The Hon­ey­moon’s Over for Bush and the Saudis

The Washington Post Sunday - - Outlook - By Martin Indyk

What has hap­pened to the love af­fair be­tween Saudi Ara­bia’s King Ab­dul­lah and Pres­i­dent Bush? Two years ago, down on the Texas ranch, they were pho­tographed walk­ing hand in hand. It was the be­gin­ning of a beau­ti­ful re­la­tion­ship: Bush dropped his de­mand for de­moc­ra­ti­za­tion in the pu­ri­tan­i­cal king­dom, and Ab­dul­lah did his best to mod­er­ate oil prices. The dowry was a new U.S. arms deal for the Saudis. A sec­ond hon­ey­moon was sched­uled for this month, when Bush planned to host Ab­dul­lah for his first state visit.

So the White House was might­ily per­plexed when it was in­formed that the king’s sched­ule didn’t al­low for a spring visit to Wash­ing­ton. Then, at an Arab League sum­mit in Riyadh last month, Ab­dul­lah de­nounced the U.S. war in Iraq as an “il­le­git­i­mate oc­cu­pa­tion.” He also used the oc­ca­sion to make up with Bush’s bete noire, Bashar al-As­sad, the brash Syr­ian pres­i­dent who had pre­vi­ously de­nounced the Saudi leader as “a dwarf.”

What was go­ing on? Sim­ply put, the Bush ad­min­is­tra­tion had been lis­ten­ing to the wrong Saudi. Keen for any signs of hope in the re­gion as Iraq spi­raled down­ward, Bush, Sec­re­tary of State Con­doleezza Rice and other se­nior U.S. of­fi­cials had grasped at a grandiose re­gional game plan be­ing pushed by Prince Bandar bin Sul­tan, for­merly the Saudi am­bas­sador in Wash­ing­ton and now Ab­dul­lah’s na­tional se­cu­rity ad­viser. But Bandar wasn’t call­ing the shots; Ab­dul­lah was, and he has a very dif­fer­ent way of do­ing busi­ness.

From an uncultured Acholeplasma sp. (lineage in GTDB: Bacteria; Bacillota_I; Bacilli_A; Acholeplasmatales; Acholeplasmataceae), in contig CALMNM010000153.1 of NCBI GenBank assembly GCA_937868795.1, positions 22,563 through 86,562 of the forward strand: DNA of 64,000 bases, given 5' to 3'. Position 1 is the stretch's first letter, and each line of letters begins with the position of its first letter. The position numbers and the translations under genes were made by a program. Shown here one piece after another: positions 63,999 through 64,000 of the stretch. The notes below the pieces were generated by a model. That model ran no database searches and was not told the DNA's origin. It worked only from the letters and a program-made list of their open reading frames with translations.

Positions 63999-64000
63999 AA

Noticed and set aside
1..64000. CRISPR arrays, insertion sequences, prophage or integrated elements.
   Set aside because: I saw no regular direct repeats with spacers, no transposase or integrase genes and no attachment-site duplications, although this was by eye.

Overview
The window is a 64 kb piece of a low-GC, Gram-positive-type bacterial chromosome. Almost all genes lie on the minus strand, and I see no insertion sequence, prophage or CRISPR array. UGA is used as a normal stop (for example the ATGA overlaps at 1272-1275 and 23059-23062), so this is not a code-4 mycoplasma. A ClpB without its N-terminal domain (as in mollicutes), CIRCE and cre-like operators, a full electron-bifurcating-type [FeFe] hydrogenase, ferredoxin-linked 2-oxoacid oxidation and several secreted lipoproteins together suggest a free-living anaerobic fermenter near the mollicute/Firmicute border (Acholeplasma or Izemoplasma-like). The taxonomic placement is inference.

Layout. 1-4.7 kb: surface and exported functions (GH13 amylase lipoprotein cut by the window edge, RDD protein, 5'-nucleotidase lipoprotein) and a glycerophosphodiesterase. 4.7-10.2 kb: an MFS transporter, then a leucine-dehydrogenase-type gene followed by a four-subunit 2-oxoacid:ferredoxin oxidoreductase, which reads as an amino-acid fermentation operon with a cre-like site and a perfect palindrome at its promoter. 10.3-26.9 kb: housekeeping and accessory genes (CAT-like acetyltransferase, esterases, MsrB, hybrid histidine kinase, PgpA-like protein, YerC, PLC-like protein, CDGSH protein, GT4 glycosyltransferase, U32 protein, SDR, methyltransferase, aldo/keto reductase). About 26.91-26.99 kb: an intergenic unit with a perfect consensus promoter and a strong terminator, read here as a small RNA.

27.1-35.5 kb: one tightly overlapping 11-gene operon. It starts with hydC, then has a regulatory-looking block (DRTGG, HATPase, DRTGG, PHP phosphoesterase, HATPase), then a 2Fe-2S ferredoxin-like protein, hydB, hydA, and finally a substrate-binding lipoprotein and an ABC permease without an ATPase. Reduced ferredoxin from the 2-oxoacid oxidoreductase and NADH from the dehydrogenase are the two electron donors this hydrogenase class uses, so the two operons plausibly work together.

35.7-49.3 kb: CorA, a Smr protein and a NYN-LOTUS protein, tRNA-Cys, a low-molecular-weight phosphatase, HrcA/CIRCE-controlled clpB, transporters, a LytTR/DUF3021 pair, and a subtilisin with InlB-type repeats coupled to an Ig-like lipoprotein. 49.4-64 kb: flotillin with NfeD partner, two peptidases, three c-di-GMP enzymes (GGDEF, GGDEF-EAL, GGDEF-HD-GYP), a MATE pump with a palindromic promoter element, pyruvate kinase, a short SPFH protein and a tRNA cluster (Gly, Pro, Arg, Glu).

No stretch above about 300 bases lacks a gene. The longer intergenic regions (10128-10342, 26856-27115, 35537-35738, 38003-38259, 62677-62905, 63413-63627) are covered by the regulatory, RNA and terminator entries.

Last sum­mer, Bandar came knock­ing on the White House door, sell­ing a new strat­egy for coun­ter­ing the threat from Iran, which had been made vivid when the rad­i­cal Hezbol­lah mili­tia, Iran’s ally, trig­gered a full-scale war in Le­banon and fought Is­rael to a stand­still. The Arab world’s Sunni lead­ers, Bandar ar­gued, were ready to forge an un­usual al­liance with Is­rael to con­front their com­mon foe: the Shi­ite mul­lahs in Tehran. Work­ing in tacit co­op­er­a­tion, the United States, Saudi Ara­bia and Is­rael would roll back Iran’s re­gional in­flu­ence by tak­ing down the ex­trem­ist Ha­mas Pales­tinian gov­ern­ment in Gaza, con­tain­ing Hezbol­lah’s bid to con­trol Le­banon and desta­bi­liz­ing Iran’s main re­gional ally, Syria.

To kick off his grand anti-Ira­nian de­sign, Bandar en­cour­aged the weak but mod­er­ate Pales­tinian pres­i­dent, Mah­moud Ab­bas, to con­front Ha­mas. But Bandar’s boss, Ab­dul­lah, had an­other idea: In­stead of send­ing Ab­bas the fat aid check that Bandar had promised, Ab­dul­lah in­vited Ha­mas’s lead­ers to Mecca to forge a new Pales­tinian unity gov­ern­ment, in­clud­ing the mod­er­ate Ab­bas and his chal­lengers in Ha­mas. Bandar’s plan was in sham­bles. The Bush ad­min­is­tra­tion, which had led a year-long boy­cott of the Ha­mas gov­ern­ment, felt as though it had been sucker punched.